Although a sweet potato offers more fiber, vitamin A and vitamin C, a plain baked potato is not a nutritional zero. Both count towards your daily servings of vegetables and can be part of a healthy diet. Learn to prepare these vegetables in healthy ways to maximize their nutrition.
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Calories and Macronutrients
A baked potato weighing 173 grams and a baked sweet potato weighing about 180 grams both contain approximately 160 calories. Each provides 37 grams of carbohydrates and 4 grams of protein. Neither potato contains any fat.
A sweet potato provides about 50 percent more fiber than a white potato. Fiber helps keep stool moving smoothly through your digestive tract. Fiber also adds bulk to your meals, making you feel full for longer, and can also help lower your cholesterol levels, decreasing your risk of heart disease.
A 180 gram sweet potato provides almost 700 percent of the daily value for vitamin A, based on a 2,000-calorie diet. Vitamin A is essential to eye health and proper cellular function. A plain baked potato contains only trace amounts of vitamin A. A sweet potato also contains more vitamin C than a plain potato – 35 milligrams versus 17 milligrams. A baked potato, however, offers more folate – a B vitamin important to healthy red blood cells and essential in preventing certain birth defects. A baked potato contains 48 micrograms of folate, while a sweet potato contains just 11 micrograms.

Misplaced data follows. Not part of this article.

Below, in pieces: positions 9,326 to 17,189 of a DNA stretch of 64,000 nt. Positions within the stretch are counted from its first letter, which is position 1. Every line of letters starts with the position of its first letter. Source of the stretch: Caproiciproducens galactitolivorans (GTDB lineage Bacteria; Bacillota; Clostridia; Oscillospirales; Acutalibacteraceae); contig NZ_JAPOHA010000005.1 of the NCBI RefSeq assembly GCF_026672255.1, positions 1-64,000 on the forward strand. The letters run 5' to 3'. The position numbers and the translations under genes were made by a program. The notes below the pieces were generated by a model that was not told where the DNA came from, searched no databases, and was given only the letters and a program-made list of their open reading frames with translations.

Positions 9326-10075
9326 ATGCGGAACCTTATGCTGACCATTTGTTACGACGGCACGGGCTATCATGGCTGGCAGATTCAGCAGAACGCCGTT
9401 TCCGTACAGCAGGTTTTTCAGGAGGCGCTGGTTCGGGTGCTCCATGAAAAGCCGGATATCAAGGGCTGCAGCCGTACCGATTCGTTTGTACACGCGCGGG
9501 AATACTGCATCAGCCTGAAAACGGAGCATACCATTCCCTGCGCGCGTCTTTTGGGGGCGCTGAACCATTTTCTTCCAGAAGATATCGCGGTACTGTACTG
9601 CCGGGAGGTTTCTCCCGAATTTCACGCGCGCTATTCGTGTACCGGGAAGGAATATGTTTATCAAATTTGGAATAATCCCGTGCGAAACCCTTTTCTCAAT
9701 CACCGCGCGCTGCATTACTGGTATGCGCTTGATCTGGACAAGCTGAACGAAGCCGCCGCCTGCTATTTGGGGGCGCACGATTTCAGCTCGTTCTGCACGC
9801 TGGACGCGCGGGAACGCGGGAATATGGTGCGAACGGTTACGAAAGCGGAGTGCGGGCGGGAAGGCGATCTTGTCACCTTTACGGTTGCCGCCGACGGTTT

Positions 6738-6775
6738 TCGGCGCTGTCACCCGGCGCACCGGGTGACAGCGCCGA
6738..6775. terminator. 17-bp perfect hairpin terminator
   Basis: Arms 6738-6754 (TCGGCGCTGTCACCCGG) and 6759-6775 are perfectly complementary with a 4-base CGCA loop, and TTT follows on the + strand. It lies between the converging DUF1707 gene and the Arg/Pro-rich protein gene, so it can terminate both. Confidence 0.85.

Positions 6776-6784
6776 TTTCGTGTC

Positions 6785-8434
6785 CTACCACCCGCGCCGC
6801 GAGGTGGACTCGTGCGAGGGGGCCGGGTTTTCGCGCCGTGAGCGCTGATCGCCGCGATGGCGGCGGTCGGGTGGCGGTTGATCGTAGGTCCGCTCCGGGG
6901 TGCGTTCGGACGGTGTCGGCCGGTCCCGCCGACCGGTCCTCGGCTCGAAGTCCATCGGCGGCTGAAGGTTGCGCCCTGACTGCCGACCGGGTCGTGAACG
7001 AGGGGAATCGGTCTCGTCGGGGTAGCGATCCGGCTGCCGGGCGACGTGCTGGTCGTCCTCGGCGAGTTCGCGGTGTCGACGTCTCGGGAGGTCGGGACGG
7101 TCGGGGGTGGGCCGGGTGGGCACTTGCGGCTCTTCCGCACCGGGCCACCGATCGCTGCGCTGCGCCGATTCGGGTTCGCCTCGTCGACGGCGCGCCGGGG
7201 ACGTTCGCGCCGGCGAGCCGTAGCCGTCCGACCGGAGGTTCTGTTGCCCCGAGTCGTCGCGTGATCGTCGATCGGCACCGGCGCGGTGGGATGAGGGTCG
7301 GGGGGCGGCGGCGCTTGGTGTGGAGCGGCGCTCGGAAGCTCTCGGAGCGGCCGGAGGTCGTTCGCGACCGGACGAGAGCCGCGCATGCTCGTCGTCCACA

Both types of potatoes contain almost equal amounts of magnesium, phosphorus, copper, zinc and iron. Sweet potatoes contain slightly more calcium than regular baked potatoes. A baked potato offers more potassium, however, with 926 milligrams versus 855 milligrams in a sweet potato. Potassium is essential to regulating your mineral and fluid balance. Sweet potatoes provide a greater amount of the trace mineral manganese, which plays a role in bone health, nutrient absorption and a healthy central nervous system.
The way you serve your baked sweet or white potato also affects the healthiness of your choice. If you load up your baked white potato with sour cream, butter and shredded cheese, you just upped the calorie and saturated fat content. Avoid dousing your baked sweet potato in butter and maple syrup, marshmallows or honey. Enjoy these potatoes plain, or perhaps with a bit of non-fat yogurt, chives, sea salt or cracked black pepper, to keep them as healthy as possible.
The glycemic load of food measures the way a food affects your blood sugar and insulin levels. A diet high in foods with a low glycemic load may have a positive effect on weight loss and type 2 diabetes, but research is inconclusive, notes the Harvard School of Public Health. The glycemic load of a sweet potato is 17 -- lower than the 26 of a baked russet potato. Generally, foods with a glycemic load of 20 or more are considered high, while 10 or under are low.